When Rev. Ted McIlvenna and photographer Harry Mohney joined forces to create the Erotic Heritage Museum, they wanted a space that celebrated sexual pleasure and individual sexuality—two vital, natural aspects of the human experience. From galleries of vintage adult-film posters and Playboy covers to rare books of erotic art, the artifacts amassed in the more than 24,000-square-foot museum explore human sexuality's impacts on the arts. As the Las Vegas Review-Journal observed, approximately 50 monitors screen vintage films from the turn of the 20th century through the revolutionary film Deep Throat, and mannequins re-create the behind-the-scenes production sets of erotic works. Among the other exhibits, antique adult toys trace the history of pleasure, records of first-amendment disputes illustrate the ongoing fight for sexual expression, and Larry Flynt’s gold-plated wheelchair memorializes the day Flynt accidentally bumped into King Midas in an elevator. Throughout the year, special events further explore and examine sensuality through erotic poetry, naked yoga, and lectures.
Madame Tussaud began crafting wax likenesses in 1770s Paris, and a sense of history clings to her wax museums around the globe today—according to the Travel Channel’s Ghost Adventurers, the location is haunted by unsettled spirits. By day, the collection of wax sculptures fills the serene exhibits with characters ranging from daredevil Evel Knievel (complete with his original Harley Davidson and good-luck teddy bear) to Lady Gaga and Whoopi Goldberg. A Hugh Hefner figure, wearing the Playboy magnate’s signature smoking jacket, reclines on a bed, and a nightclub-themed section of the museum honors Las Vegas’s entertainment history with a waxen Elvis and Wayne Newton.
Velvet ropes no longer cordon figures off from the public, granting guests up-close-and-personal photo ops. Madame Tussauds Las Vegas honors its spooky roots with special late-night Scream events, a shriek-inducing tour through a maximum-security prison set interspersed with ghoulish wax figures and live actors.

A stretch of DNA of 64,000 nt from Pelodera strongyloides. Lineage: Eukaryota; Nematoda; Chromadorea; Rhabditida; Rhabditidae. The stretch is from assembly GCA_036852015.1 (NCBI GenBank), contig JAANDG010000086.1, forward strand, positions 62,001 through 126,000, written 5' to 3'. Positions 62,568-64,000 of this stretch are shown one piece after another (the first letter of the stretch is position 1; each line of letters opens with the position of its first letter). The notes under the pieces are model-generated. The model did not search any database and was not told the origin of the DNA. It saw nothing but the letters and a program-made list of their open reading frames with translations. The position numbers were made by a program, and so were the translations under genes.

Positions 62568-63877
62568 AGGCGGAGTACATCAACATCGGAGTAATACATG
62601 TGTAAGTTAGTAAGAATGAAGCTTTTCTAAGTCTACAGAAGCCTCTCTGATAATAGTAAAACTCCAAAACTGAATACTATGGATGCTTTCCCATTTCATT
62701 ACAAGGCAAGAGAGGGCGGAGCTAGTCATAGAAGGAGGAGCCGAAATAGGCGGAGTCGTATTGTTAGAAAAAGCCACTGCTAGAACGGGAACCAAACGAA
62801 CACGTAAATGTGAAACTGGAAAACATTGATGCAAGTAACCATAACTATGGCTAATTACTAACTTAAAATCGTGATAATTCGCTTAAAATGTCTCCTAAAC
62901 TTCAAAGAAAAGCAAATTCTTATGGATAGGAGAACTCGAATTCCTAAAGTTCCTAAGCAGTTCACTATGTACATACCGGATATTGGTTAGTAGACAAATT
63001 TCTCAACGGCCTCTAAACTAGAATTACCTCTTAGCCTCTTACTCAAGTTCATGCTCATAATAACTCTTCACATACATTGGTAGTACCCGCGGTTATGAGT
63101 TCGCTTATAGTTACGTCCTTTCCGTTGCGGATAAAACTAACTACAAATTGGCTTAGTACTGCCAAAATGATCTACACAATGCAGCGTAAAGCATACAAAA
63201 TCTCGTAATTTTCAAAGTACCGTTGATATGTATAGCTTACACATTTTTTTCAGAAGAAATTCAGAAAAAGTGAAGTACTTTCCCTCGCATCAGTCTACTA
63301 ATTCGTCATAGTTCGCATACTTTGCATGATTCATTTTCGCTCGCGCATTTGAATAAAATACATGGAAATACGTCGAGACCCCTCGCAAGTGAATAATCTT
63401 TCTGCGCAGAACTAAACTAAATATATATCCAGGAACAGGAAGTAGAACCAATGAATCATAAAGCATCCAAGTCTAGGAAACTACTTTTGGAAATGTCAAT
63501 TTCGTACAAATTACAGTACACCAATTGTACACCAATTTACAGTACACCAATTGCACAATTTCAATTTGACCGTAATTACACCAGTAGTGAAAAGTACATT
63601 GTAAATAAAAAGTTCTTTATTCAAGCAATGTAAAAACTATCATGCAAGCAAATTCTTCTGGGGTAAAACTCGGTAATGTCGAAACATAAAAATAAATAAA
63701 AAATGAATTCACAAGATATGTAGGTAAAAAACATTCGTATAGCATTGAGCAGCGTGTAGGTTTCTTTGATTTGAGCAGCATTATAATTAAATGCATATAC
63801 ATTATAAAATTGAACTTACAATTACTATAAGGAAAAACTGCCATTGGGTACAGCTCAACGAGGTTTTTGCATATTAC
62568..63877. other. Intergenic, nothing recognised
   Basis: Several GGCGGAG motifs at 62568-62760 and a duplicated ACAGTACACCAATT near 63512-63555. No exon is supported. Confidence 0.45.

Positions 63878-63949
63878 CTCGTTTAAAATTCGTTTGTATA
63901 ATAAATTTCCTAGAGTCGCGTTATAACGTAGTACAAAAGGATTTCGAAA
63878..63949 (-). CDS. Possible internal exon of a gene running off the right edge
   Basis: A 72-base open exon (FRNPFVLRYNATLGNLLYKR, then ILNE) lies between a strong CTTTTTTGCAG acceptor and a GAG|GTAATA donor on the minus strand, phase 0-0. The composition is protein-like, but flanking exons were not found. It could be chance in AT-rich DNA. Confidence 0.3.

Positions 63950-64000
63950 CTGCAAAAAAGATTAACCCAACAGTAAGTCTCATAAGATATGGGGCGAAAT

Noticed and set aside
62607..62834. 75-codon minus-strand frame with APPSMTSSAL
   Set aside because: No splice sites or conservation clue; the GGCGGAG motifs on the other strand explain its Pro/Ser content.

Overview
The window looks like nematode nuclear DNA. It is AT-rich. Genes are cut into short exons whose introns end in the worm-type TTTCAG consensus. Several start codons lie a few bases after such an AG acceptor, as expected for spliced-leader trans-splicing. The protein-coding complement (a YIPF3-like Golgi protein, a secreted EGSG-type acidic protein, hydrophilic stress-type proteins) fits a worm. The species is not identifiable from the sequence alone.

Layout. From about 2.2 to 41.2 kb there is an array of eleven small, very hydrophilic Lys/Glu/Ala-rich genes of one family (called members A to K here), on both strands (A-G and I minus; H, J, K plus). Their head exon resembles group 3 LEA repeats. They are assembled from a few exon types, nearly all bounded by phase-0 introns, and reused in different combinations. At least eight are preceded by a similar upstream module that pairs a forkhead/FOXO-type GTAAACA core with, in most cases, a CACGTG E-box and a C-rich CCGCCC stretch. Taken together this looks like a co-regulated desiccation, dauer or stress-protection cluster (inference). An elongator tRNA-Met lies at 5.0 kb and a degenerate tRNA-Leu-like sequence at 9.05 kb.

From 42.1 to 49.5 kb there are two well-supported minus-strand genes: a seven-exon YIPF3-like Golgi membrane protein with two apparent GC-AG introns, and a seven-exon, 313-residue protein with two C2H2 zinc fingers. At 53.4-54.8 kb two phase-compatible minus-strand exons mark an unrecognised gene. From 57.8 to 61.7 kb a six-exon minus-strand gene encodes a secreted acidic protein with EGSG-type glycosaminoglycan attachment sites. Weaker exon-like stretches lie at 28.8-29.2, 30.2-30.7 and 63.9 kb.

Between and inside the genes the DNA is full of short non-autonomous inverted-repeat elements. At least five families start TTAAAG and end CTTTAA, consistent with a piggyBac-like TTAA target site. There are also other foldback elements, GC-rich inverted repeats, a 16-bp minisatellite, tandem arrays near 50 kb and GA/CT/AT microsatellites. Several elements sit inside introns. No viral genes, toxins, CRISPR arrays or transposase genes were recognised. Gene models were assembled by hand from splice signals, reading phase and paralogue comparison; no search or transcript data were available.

Recently featured in Maxim, Las Vegas Mob Experience escorts history hounds through a 26,000-sq.-ft. journey through the rise and fall of early Vegas mafiosi and their lasting influence on the city. This highly interactive exhibit takes visitors close-up to hundreds of artifacts, including photographs, home movies, and furniture that once belonged to organized-crime figures such as Benjamin "Bugsy" Siegel, a creator of the Flamingo Hotel, and Meyer Lansky. Actors dressed as apparitions of the gangsters themselves tell firsthand stories while guests slink through back alleys, secret lairs, and other vignettes, including the Ellis Island docks and immigration rooms, a speakeasy, police station, and more.
Bodies…The Exhibition presents a guided tour through the intricate structures that make up the human body. More than 200 preserved human bodies demonstrate the vital systems, such as the digestive, respiratory, and nervous, the last of which only kicks in during first dates and speeches.
Versed in one of the world’s few indelible art forms, the skilled tattoo artists at Las Vegas Tattoo Lounge know their work has to be good enough to last a lifetime. Their commitment to expertise and comfort extends to each of the shop's three other locations—Sin City Ink, Executive Tattoo Lounge, and LV Tattoo Lounge. Artists on each experienced and enthusiastic team stand ready to execute all tattoo and piercing needs, whether clients want their grins adorned with lip rings or their grocery lists permanently inscribed on their palms.
Home of Las Vegas’ first traffic light and high-rise building, Fremont Street keeps fans of vintage Vegas consistently starstruck, with lavish celebrations thrown by the landmark's eponymous party-planning committee. As 2011 wanes, the TributePalooza celebration shreds resolutions into neon ticker tape with eight hours of crowd-pleasing rock strewn across three stages. Headlining the event, raucous hair-metal heroes Steel Panther glam it up with unabashedly goofy stage moves and unapologetic spandex. Following suit with headbanging levity, fellow silly-string strummers Rock Sugar mash up sound-pies of ‘80s pop and mascara metal, creating laughter you can dance to.